In the last couple of weeks, students were unlikely to run into any kind of media, electronic, print, or otherwise, without picking up at least the smallest morsel of a detail about the popular uprisings in the north African nations of Tunisia and Egypt.
With the distractions, duties, and commitments that follow from being an American college student, it is too easy to dismiss these faraway, international news items as just that: narratives so far removed from our lives that we can tune in and tune out at will.
The editorial does not seek to feed you, the discerning reader, a stance on the nature of these events or a detailed geopolitical analysis you can lap up and then feed to other people when there is nothing else to talk about. No, the purpose is to make you aware of the unique and valuable opportunity you, the USF undergraduate, have as these history-making movements unfold in one of the most important and volatile regions on the planet.
The Foghorn recognizes that the current situation in the Middle East, with its possible long-lasing, far-reaching political, economic, social, and cultural effects, is historic; national leaders who have accumulated and solidified their power through force and fiat and who have enjoyed virtually unchecked authority for decades are being called to answer for their leadership, or lack thereof.
We recognize that people will disagree on what these events mean, whether they represent the best interests of the United Sates, of China, of Argentina, etc. etc., whether this will finally precipitate peace and stability in the region or an intensification of conflict, whether these events are a victory or a setback to human rights, whether the international community should respond in this way or that way or even at all.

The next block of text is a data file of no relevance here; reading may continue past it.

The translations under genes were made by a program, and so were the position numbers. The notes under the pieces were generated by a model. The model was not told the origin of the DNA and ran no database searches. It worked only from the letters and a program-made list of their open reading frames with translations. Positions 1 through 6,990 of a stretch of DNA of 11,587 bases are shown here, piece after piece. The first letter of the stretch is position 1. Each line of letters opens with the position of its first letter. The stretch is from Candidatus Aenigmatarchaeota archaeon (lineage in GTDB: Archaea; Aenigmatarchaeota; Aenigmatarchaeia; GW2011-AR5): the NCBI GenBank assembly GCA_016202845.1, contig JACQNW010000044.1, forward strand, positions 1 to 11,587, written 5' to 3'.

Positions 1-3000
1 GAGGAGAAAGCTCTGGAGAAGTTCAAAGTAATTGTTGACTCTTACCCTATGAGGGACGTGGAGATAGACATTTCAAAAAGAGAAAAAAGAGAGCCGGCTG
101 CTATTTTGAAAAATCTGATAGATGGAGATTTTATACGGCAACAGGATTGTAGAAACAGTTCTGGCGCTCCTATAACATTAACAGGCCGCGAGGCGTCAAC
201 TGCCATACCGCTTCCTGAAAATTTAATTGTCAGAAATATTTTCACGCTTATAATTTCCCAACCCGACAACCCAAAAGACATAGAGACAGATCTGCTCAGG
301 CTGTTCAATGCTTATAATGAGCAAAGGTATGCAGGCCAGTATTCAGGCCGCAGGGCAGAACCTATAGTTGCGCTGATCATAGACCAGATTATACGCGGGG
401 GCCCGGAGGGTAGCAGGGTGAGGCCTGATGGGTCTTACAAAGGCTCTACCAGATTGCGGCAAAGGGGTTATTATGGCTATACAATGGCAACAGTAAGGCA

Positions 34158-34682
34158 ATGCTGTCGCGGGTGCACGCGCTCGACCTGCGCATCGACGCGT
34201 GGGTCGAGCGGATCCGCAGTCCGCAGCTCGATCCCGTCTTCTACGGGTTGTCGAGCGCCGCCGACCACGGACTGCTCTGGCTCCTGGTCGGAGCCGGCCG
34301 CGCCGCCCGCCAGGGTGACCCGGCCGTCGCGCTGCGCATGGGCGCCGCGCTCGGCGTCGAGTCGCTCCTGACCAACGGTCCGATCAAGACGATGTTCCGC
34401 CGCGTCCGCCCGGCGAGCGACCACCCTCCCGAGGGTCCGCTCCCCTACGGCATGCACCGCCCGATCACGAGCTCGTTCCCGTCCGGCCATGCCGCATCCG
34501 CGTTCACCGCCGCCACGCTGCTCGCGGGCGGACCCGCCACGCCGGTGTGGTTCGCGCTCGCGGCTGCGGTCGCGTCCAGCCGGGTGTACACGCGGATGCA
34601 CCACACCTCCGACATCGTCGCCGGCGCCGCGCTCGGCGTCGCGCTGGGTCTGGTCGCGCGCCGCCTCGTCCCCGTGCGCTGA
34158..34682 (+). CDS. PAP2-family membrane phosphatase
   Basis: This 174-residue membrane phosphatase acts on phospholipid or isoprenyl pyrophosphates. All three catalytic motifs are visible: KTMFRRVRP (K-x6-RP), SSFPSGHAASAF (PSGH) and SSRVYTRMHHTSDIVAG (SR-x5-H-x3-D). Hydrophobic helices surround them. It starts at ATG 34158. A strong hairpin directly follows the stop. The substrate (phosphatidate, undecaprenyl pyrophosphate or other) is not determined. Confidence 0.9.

Inevitably, people will form their own opinions (and then clash, nonviolently, we hope) on this matter. What we advocate as journalists, whose essential task is to foster a long-running conversation for the truth, is for you, the student, to invest yourself in this noteworthy event in history.
Ask yourself, how do these events alter the world I will enter into after graduation? How can I shape that world into a vision for jsutice and positive change?
While obviously not all can effect change by visiting the sites of these demonstrations, one can form an opinion. One can know what is going on in the world. Be creative and seek solutions to these and other problems. Apply what you learn in school to the issues you feel compelled to take on . As citizens who are being prepared to engage, in our own inimitable, individual fashions, the world around us, the Egyptian and Tunisian uprisings should capture our attention as global citizens and invite us to constructively use our power as educated individuals for good.
So instead of tuning out to a distant news piece, use your USF education as best you can to make sense of this and frankly any issue that will transofrm the world you will one day engage in. Then do something about it. What is happening now in Cairo and Tunis is a perfect way to exercise your cultivated sense of global stewardship and social responsibility, however that sense may manifest itself.
Editor-in-Chief: Heather Spellacy
Chief Copy-Editor: Natalie Cappetta
Opinion Editor: Vicente Patino
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